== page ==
Perk up the afternoon with a Greek frappé
I’ve had it on my to-do list for weeks, ever since I noticed my frappé supplies were dwindling, and last week finally made it to C&K Importing (otherwise known as Papa Cristos) at the corner of Pico Boulevard and Normandie Avenue. Feta cheese? Check. Mt. Hymmetus honey? Check. Filo dough? Check. But where’s the Nescafé? I asked, panicked.
We moved it, the clerk said. It’s behind the counter.
“I’ve become addicted to frappés,” I explained.
“We make them here too,” she told me, “And about 4 o’clock, when I’m starting to droop, I’ll ask them to make me one and I perk right up.”
Same thing with me. To the uninitiated, frappé is a Greek obsession, a thick foamy iced coffee made with Nescafé, water, and, if you like, a little sugar and milk. We ran a story on the phenomenon in 2004, “When the Greeks Toss the Demitasse by London-based food writer Daniel Young. At the time, he and his wife, Vivian Constantinopoulos, had just written a book on Greek café culture called “Frappé Nation.” Published by Potamos Publishers in Athens, it is now out of print, but you might be able to turn up a copy used.
The recipe I use is from that article, though it's so simple you can hardly call it a recipe. I buy my Nescafé from C&K Importing because the one made for the Greek market has the bitter kick a good frappé needs. Young also says Nescafé from Mexico (sold at Von’s and other markets) tests well too.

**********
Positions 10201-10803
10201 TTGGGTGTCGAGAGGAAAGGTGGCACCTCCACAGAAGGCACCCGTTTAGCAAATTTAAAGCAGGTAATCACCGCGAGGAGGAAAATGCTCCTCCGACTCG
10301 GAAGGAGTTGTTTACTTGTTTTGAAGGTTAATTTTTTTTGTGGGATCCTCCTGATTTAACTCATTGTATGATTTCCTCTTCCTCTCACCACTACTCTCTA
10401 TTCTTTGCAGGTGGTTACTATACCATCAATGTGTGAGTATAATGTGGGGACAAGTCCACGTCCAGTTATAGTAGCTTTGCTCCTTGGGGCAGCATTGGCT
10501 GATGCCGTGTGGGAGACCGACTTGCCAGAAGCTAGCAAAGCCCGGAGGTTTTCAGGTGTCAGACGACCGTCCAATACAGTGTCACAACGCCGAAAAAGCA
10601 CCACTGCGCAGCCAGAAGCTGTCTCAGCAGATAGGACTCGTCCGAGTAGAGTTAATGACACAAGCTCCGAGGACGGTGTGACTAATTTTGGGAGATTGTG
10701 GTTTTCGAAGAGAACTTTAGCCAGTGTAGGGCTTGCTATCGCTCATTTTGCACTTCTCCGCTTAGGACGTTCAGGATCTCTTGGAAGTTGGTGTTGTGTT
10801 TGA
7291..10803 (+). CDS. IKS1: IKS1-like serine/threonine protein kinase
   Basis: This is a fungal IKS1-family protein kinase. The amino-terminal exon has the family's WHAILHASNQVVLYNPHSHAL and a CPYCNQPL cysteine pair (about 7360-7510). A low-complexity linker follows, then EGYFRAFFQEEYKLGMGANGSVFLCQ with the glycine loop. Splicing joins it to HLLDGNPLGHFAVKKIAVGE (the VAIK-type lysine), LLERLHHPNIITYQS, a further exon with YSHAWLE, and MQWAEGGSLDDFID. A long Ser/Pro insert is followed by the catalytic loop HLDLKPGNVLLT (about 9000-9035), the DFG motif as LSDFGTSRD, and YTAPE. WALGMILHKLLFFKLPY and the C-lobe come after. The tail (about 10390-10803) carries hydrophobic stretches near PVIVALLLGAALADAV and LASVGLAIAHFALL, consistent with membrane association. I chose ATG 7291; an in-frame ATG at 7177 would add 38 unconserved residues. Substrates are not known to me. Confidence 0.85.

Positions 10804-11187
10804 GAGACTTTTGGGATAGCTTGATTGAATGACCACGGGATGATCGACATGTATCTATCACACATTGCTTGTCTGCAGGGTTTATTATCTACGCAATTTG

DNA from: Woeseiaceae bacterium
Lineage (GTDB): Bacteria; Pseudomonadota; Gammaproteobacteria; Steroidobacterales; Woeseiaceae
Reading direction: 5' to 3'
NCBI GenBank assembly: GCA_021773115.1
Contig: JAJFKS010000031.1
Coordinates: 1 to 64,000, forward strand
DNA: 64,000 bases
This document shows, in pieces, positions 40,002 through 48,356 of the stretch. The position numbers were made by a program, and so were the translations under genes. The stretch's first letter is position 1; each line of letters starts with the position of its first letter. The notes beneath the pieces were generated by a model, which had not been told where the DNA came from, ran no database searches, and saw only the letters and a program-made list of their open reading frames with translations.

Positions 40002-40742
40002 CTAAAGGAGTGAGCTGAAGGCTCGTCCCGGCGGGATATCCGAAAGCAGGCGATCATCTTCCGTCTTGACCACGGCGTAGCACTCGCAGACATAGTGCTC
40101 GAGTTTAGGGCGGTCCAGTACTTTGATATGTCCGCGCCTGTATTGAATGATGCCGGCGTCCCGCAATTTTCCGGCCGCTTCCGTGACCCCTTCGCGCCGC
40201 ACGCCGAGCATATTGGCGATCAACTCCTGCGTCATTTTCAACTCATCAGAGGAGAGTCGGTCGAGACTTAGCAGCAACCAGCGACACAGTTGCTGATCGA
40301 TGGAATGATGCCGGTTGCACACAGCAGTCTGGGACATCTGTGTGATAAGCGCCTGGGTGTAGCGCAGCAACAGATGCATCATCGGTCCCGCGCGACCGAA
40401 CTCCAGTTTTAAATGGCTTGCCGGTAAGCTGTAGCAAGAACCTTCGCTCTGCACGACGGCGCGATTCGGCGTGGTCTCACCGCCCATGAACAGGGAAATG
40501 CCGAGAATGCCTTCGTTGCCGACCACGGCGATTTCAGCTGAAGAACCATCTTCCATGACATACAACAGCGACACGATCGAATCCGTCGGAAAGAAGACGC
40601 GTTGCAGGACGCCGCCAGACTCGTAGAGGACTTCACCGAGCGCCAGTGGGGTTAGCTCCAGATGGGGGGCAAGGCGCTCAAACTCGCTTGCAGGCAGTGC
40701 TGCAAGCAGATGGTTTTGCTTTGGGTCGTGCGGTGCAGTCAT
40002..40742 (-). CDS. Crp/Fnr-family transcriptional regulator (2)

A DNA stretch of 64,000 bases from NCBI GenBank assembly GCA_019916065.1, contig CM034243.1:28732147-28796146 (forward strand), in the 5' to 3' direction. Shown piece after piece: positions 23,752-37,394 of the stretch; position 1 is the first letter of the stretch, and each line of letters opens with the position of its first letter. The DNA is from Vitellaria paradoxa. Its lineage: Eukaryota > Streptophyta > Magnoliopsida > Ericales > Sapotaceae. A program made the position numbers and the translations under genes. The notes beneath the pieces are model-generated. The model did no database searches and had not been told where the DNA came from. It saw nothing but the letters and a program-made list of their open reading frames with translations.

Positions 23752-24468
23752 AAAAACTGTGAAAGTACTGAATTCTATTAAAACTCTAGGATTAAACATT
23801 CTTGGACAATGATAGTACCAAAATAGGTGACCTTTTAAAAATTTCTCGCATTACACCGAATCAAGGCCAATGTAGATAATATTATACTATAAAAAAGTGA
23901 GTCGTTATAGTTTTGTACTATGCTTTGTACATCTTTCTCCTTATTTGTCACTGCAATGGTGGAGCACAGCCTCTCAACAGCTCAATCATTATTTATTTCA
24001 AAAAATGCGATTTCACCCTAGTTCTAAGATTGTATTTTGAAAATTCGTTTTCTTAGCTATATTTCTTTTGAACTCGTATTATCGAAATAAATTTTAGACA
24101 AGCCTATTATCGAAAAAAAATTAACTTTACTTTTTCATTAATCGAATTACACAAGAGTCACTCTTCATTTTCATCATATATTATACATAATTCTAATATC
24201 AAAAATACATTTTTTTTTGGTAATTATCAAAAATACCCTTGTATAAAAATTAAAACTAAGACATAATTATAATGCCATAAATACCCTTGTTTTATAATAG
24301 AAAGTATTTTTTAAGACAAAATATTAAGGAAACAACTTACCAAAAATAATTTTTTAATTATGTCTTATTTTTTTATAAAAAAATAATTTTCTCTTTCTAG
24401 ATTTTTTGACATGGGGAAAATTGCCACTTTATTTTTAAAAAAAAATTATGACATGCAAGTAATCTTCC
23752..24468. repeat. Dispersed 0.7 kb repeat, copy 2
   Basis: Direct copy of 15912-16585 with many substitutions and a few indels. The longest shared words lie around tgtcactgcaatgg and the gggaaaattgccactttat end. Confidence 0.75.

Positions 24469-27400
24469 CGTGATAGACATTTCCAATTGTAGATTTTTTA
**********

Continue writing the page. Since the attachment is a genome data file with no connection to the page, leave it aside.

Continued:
To make a frappe, Young says to combine 1 rounded teaspoon instant coffee, 2 teaspoons sugar and 1/4 cup water in a shaker, jar or blender. Cover and shake well for 30 seconds, or blend for 10 seconds in the blender, to produce a thick foam. Slowly pour the mixture down the sides into a tall glass half-filled with ice. Add 1/4 cup milk also down the side of the glass and top off with 1/4 cup water or more to fill the glass.
C&K Importing, 2771 Pico Blvd. (at Irolo Street), Los Angeles; (323) 737-2970.
-- S. Irene Virbila
Photo credit: S. Irene Virbila